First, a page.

The only remaining way to nip it in the bud this late, is to finally engage and compel our mayors and barangay kapitans to step up and make them accountable.  

Only the mayors, who have direct supervisions over the police, have direct control and supervisions over barangays under their respective jurisdiction while the kapitans have direct control over kagawads, tanods, health officers and SK.

Only they can make the difference now and effectively protect their constituents.

After all, only the barangay officials can see families not wearing masks when they leave their homes, when residents congregate and do not observe social and physical distancing, when jeepneys and tricycles take more passengers than they are supposed to, when men sit around a table outside homes and sari-sari stores for their drinking bouts, when children play with others without their masks, when residents are out beyond curfew hours, when there is water supply disruption in the barangay, when the sick do not get medical attention?  Who else can see these on daily basis but our barangay officials??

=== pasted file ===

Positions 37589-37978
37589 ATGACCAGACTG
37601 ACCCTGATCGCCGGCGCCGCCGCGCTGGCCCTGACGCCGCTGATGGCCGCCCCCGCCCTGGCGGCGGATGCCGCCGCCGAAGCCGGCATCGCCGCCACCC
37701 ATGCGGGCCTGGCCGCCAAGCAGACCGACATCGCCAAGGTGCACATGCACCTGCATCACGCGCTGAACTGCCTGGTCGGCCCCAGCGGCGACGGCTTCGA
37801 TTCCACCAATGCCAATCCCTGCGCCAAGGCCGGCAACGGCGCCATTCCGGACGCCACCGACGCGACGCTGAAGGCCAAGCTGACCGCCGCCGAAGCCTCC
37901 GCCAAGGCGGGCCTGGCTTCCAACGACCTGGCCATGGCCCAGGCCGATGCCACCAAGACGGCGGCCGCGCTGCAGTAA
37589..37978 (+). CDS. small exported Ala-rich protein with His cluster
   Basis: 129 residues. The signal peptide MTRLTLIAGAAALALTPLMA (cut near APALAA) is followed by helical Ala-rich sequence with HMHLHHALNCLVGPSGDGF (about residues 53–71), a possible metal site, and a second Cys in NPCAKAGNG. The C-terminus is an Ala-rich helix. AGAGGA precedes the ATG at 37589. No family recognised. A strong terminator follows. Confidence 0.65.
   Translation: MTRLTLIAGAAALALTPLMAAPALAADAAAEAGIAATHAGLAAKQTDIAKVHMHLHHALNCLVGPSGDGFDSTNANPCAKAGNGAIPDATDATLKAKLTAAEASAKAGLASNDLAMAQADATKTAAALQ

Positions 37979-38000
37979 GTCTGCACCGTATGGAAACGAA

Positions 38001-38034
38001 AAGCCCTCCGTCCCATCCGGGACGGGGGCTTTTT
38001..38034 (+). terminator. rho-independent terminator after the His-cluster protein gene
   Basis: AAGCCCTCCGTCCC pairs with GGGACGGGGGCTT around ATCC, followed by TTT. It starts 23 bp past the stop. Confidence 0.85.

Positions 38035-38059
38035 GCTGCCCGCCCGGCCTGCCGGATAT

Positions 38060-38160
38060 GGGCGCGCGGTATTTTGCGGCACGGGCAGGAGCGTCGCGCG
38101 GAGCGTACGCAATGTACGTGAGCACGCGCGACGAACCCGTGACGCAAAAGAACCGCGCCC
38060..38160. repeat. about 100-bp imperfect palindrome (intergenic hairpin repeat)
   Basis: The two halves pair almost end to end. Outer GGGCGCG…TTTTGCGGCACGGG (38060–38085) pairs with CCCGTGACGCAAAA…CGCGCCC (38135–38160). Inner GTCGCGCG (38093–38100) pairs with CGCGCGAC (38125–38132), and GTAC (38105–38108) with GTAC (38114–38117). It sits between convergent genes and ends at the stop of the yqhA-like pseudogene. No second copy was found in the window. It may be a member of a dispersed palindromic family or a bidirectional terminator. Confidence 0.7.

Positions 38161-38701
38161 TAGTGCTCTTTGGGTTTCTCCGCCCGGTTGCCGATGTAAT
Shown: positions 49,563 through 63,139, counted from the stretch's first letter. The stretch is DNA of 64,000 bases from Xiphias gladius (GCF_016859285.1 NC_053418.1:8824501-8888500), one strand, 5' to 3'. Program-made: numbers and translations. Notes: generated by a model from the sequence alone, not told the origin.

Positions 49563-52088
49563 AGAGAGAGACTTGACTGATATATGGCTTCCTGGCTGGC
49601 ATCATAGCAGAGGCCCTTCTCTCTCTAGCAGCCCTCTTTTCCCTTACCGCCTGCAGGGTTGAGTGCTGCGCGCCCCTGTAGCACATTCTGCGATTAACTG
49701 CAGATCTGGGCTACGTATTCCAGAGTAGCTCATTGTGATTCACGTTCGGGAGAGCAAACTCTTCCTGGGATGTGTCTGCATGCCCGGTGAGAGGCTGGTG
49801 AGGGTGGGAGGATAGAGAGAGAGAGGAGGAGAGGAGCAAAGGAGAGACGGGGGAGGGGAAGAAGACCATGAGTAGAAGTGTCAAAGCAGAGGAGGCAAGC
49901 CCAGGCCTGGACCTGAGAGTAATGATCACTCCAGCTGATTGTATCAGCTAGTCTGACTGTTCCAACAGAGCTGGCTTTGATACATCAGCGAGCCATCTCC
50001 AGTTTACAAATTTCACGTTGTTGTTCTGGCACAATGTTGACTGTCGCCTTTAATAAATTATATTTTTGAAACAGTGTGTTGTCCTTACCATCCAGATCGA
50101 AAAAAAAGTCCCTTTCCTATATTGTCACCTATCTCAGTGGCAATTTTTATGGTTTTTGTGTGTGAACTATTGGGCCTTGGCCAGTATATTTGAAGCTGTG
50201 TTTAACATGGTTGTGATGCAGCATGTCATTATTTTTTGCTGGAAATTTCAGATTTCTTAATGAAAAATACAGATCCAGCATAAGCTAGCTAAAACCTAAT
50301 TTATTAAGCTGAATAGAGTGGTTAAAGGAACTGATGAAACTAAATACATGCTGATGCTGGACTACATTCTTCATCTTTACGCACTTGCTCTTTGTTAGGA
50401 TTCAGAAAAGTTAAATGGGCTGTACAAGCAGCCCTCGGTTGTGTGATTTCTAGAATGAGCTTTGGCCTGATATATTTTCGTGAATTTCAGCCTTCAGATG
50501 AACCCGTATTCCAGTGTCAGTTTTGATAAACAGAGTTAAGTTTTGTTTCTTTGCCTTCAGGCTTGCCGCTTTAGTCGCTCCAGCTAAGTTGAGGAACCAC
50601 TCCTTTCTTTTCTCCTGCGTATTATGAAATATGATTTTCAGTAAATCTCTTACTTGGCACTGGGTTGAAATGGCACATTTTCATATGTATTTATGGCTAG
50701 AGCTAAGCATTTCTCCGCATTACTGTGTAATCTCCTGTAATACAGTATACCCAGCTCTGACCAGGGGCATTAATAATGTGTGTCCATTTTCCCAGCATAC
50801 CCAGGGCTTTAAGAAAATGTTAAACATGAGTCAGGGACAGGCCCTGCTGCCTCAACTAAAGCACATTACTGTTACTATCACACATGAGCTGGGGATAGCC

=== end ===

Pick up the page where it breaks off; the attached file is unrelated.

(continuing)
The recent memorandum order from IATF, therefore, requiring LGUs to submit their plans how to strictly and implement minimum protocol, is timely.

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EXPOSE THE INCOMPETENT. In fact, R1MC chief Dr. Joseph Mejia hit the nail on the head when he appealed to mayors to help contain spread of COVID-19 being a local transmission, echoing Guv Pogi’s recent appeal.

The hospital’s data from confined positive cases back his appeal.  This call is no longer based on medical theories about the coronavirus.

While he denies having explicitly asked for the reversal of community status to ECQ for Pangasinan, I thought his ‘misinterpreted’ call should in fact stay and serve as a serious warning of what can happen if the mayors and kapitans don’t preempt the situation in time.

But, in fairness to the provincial government that is doing a yeoman’s job keeping the infection minimal, Dr. Mejia’s call may, indeed, be construed to mean as if the provincial health office is not doing enough, because it is and it is doing everything possible!